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Phosphorus halides



There are three series of binary phosphorus halides, containing phosphorus in the oxidation states +5, +3 and +2. All twelve compounds have been described, in varying degrees of detail, although serious doubts have been cast on the existence of PI5. (1)

Additional recommended knowledge

Contents

Oxidation state +5 (PX5)

Chemical formula CAS number Melting point Boiling point P–Xax bond length P–Xeq bond length Xax–P–Xeq bond angle Xax–P–Xax bond angle
PF5 [7647-19-0] -93.7°C -84.5°C 153 pm 158 pm 120° 90°
PCl5 [10026-13-8] 167°C 160°C        
PBr5 [7789-69-7] ~106°C d          
PI5   See Note 1.

Phosphorus pentafluoride is a relatively inert gas, notable as a mild Lewis acid and a fluoride ion acceptor. It is fluxional molecule. Phosphorus pentachloride and phosphorus pentabromide are ionic in the solid and liquid states, and are best described as PX4+PX6. They are widely used as chlorinating and brominating agents in organic chemistry.

Oxidation state +3 (PX3)

Chemical formula CAS number Melting point Boiling point P–X bond length X–P–X bond angle Dipole moment
PF3 [7783-55-3] -151.5°C -101.8°C 156 pm 96.3° 1.03 D
PCl3 [7719-12-2] -93.6°C 76.1°C 204 pm 100° 0.56 D
PBr3 [7789-60-8] -41.5°C 173.2°C 222 pm 101°  
PI3 [13455-01-1] 61.2°C 227°C 243 pm 102°  

The phosphorus(III) halides are the best known of the three series. They are usually prepared by direct reaction of the elements, or by transhalogenation.

Phosphorus trifluoride is used as a ligand in coordination chemistry, where it resembles carbon monoxide. Phosphorus trichloride is a major industrial chemical and widely-used starting material for phosphorus chemistry. Phosphorus tribromide is used in organic chemistry to convert alcohols to alkyl bromides and carboxylic acids to acyl bromides (e.g. in the Hell-Vollhard-Zelinsky reaction). Phosphorus triiodide also finds use in organic chemistry, as a mild oxygen acceptor.

The trihalides are fairly readily oxidized by chalcogens to give the corresponding oxyhalides or equivalents.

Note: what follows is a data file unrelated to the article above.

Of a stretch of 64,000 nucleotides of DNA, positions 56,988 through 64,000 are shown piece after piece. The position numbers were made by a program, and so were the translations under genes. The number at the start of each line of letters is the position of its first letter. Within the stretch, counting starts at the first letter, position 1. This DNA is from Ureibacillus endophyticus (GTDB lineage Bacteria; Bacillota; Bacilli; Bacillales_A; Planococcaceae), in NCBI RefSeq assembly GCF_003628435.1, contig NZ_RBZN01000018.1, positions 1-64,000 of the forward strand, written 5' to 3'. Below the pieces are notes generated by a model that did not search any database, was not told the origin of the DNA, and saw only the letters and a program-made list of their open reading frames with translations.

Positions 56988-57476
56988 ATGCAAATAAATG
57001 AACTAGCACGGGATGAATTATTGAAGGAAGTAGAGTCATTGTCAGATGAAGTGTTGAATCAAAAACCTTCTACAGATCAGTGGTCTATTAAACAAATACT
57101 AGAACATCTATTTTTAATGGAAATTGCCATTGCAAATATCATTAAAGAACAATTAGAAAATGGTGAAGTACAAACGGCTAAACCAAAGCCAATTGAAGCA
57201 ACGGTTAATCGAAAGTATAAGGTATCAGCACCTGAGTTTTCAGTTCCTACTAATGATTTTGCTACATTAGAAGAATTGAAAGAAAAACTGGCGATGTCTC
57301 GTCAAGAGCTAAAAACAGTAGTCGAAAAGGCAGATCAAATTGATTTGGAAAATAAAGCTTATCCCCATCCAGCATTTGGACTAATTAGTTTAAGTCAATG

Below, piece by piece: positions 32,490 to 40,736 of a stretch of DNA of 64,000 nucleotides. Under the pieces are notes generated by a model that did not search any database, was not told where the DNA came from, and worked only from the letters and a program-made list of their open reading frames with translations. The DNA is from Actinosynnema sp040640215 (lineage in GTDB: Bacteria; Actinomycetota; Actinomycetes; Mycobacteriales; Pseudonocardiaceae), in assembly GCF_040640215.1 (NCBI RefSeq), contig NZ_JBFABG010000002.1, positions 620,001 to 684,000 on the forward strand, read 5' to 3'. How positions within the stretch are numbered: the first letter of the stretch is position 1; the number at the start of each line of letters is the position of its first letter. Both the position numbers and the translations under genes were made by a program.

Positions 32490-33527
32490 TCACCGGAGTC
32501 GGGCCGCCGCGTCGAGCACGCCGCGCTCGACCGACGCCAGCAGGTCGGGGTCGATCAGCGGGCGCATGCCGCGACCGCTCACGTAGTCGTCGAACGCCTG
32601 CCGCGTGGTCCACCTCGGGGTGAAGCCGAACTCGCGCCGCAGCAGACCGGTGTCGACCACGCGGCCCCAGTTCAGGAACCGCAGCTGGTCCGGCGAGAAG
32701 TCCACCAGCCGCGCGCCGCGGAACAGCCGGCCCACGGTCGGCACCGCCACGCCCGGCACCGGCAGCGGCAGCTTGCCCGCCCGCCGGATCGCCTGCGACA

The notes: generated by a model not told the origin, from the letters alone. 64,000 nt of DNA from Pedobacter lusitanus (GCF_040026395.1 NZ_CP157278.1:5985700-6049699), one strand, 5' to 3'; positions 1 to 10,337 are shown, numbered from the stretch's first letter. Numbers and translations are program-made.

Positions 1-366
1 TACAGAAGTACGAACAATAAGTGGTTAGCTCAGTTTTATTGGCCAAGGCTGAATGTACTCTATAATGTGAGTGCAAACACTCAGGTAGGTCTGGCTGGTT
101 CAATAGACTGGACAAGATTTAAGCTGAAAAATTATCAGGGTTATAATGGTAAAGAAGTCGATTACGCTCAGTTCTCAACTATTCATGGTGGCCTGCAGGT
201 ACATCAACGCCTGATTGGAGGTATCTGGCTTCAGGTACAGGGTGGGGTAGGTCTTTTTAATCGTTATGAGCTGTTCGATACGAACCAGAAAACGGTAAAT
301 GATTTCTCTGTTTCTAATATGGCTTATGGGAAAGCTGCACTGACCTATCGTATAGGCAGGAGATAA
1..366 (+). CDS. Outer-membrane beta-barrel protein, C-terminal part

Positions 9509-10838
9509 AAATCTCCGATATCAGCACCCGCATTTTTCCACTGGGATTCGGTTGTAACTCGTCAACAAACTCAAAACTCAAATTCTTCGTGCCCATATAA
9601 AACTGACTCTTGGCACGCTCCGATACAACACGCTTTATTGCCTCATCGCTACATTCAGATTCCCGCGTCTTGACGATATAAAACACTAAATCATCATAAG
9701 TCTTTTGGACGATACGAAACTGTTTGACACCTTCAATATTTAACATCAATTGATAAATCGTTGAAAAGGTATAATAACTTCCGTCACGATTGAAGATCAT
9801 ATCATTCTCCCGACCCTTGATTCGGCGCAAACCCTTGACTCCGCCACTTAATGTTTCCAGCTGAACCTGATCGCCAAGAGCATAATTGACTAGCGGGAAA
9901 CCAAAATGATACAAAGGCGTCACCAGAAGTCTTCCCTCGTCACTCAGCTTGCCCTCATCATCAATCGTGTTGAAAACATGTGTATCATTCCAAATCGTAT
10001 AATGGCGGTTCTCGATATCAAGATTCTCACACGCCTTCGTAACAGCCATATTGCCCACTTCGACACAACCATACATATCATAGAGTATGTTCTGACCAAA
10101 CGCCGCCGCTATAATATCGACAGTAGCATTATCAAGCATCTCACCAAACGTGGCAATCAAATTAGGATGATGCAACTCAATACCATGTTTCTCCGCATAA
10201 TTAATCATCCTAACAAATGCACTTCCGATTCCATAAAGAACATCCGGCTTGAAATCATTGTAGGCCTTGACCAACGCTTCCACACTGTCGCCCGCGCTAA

Oxidation state +2 (P2X4)

Chemical formula CAS number Melting point Boiling point P–X bond length P–P bond length X–P–X bond angle X–P–P bond angle
P2F4 [13824-74-3] -86.5°C -6.2°C 159 pm 228 pm 99.1° 98.4°
P2Cl4 [13467-91-1] -28°C ~180°C d        
P2Br4 [24896-99-3] poorly characterized
P2I4 [13455-00-0] 125.5°C d 248 pm 221 pm 102.3° 94.0°

Phosphorus(II) halides may be prepared by passing an electric discharge through a mixture of the trihalide vapour and hydrogen gas. They are of purely academic interest at the present time. Diphosphorus tetrabromide is particularly poorly described.

Oxyhalides and thiohalides

Chemical formula CAS number EINECS number Melting point Boiling point Density Refractive index Dipole moment
POF3  ?  ? −39.1°C −39.7°C  ?  ?  ?
POCl3 [10025-87-3] 233-046-7 1.2°C 105.1°C 1.675 g/cm3 1.461 2.54 D
POBr3 [7785-59-5] 232-177-7 56°C 192°C 2.82 g/cm3  ?  ?
POI3  ?  ? 53°C  ?  ?  ?
PSF3  ?  ? −148.8°C −52.2°C  ?  ?  ?
PSCl3 [3982-91-0] 223-622-6 -35°C 125°C 1.668 g/cm3 1.555  ?
PSBr3  ?  ? 37.8°C 212°C decomp  ?  ?  ?
PSI3  ?  ? 48°C decomp  ?  ?  ?

The oxyhalides may be prepared from the corresponding trihalides by reaction with organic peroxides or ozone: they are sometimes referred to as phosphoryl halides.

The thiohalides, also known as thiophosphoryl halides may be prepared from the trihalides by reaction with elemental sulfur in an inert solvent. The corresponding selenohalides are also known.

The oxyhalides and thiohalides are significantly more electrophilic than the corresponding phosphorus(III) species, and present a significant toxic hazard.

See also

References

  • WebElements
  • NIST Standard Reference Database
  • N. N. Greenwood & A. Earnshaw, Chemistry of the Elements (2nd ed.), Butterworth-Heinemann, Oxford, 1997.

Notes

  1. I. Tournieporth & T. Klapötke, J. Chem. Soc., Chem. Commun. 1990, 132.
 
This article is licensed under the GNU Free Documentation License. It uses material from the Wikipedia article "Phosphorus_halides". A list of authors is available in Wikipedia.
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